Estates with Large Financial Assets, Real Estate, and Special Assets
If the estate includes property in multiple countries or states, commercial property, businesses, over $1 million in assets, artwork, and other special assets, consulting a Missouri estate planning lawyer might be in your best interest. This is also true when an estate owes taxes, has copious amounts of debt, or other unpaid expenses.
Every State’s Probate Process is Different
Many states have adopted the Uniform Probate Code which means there will likely be minimal court supervision. If your state has not adopted this, the probate process might be time-consuming and costly. A Missouri estate planning lawyer from our firm can explain how your state’s laws might affect the probate process.
Legacy Law Center: A Trusted Probate Lawyer St. Peters, Missouri Trusts
When our fellow community members of St. Peters, Missouri need a Missouri estate planning lawyer, they often turn to Legacy Law Center. Call us today to request a free consultation with a probate lawyer.
When a person dies, their estate must go through the probate process before assets can be dispersed to heirs. Every state had its own laws regarding how the probate process should work. The following is a brief overview of how the probate process works, however, a probate lawyer can provide you with the details of what the rules are in your state. Residents in the St. Peters, Missouri area should contact Legacy Law Center today for assistance.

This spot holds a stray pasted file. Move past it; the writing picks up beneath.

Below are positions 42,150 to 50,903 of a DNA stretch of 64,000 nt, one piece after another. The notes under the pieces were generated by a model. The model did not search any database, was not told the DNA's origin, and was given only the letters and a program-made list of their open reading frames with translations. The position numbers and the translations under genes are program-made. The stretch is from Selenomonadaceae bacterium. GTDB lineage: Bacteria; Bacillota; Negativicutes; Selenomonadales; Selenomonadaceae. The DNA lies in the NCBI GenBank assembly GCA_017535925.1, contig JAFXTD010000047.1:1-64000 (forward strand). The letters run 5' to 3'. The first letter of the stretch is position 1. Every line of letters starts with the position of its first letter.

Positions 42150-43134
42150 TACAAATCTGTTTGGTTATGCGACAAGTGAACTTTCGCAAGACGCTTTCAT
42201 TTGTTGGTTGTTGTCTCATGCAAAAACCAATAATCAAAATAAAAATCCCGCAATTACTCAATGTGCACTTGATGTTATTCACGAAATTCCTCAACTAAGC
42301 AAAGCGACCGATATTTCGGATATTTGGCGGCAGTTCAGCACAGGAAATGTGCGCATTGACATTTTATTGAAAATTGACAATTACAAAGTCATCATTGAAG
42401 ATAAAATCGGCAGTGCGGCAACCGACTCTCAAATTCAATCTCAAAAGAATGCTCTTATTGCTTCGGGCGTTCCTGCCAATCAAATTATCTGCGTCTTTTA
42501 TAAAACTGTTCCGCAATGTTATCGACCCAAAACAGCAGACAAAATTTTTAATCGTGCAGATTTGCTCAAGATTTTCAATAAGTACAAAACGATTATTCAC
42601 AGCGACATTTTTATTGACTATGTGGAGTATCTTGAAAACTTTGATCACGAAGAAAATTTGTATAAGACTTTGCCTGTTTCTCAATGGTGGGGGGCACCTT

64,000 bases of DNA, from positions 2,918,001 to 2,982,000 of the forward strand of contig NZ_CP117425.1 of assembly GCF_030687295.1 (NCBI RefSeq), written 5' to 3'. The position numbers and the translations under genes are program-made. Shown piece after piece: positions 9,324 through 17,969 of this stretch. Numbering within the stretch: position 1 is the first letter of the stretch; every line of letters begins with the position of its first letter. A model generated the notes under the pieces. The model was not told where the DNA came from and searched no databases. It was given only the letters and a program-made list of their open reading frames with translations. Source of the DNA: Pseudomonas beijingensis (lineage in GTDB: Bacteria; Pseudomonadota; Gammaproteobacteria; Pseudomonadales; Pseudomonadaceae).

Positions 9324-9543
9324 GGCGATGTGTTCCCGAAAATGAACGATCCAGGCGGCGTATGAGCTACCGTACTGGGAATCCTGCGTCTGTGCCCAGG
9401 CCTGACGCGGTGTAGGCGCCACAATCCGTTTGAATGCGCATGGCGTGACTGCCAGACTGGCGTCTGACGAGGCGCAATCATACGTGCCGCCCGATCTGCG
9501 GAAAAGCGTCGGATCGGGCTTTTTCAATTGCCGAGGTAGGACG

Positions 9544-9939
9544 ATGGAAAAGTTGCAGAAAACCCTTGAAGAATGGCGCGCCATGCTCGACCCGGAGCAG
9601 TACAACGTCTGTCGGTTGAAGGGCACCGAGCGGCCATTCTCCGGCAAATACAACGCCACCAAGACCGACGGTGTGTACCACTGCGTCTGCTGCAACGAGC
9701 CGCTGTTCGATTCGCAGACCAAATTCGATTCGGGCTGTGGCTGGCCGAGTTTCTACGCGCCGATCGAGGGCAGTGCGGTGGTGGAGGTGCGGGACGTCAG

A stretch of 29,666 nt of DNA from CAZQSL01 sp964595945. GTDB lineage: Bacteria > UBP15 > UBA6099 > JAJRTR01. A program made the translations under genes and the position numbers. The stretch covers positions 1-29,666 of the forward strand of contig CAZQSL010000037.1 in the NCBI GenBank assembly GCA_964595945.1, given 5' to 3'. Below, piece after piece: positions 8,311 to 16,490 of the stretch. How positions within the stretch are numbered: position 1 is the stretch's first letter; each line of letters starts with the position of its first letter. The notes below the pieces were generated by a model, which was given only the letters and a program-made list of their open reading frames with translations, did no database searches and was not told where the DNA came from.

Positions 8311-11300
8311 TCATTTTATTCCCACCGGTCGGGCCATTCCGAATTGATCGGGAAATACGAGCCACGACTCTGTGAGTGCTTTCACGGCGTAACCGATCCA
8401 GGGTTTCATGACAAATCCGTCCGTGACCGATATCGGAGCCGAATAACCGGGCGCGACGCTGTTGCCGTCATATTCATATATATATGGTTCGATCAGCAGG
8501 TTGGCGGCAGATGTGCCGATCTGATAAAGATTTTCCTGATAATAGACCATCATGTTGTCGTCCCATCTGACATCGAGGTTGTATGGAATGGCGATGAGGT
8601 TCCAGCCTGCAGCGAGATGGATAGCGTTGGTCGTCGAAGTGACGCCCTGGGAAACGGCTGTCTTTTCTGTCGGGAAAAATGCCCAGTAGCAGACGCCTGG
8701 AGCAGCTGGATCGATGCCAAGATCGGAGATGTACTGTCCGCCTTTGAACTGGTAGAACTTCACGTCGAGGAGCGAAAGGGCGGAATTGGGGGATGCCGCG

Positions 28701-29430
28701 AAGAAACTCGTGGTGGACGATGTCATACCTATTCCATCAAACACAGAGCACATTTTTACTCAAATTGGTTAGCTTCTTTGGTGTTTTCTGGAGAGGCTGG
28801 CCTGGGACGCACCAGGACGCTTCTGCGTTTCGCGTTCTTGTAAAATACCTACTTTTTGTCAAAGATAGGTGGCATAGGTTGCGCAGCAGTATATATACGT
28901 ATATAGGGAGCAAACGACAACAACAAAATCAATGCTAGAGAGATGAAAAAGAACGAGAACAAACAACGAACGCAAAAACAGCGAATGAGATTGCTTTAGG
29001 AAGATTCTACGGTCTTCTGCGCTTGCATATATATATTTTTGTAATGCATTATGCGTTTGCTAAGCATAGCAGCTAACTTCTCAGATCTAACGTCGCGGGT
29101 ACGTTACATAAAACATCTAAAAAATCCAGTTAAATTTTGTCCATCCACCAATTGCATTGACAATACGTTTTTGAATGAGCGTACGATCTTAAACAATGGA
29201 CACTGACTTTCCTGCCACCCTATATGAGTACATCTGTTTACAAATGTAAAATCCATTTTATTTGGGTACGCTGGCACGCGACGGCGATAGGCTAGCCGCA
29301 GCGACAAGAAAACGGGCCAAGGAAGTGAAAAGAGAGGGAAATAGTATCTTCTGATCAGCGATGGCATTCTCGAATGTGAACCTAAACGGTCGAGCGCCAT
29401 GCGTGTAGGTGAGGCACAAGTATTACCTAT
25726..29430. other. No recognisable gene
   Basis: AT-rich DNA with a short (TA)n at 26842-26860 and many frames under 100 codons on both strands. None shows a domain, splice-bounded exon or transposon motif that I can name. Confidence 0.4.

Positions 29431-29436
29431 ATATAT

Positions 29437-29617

The first step to the probate process is filing a petition with the probate court which has jurisdiction (the area where the decedent lived) in order to place the will into probate. Every will should have a party named who the decedent wanted appointed as executor. The executor is the person who will oversee the settling of the estate. A probate lawyer can assist the executor in every step of the probate process. If the person did not have a will, then the petition will request that the court appoint someone as executor.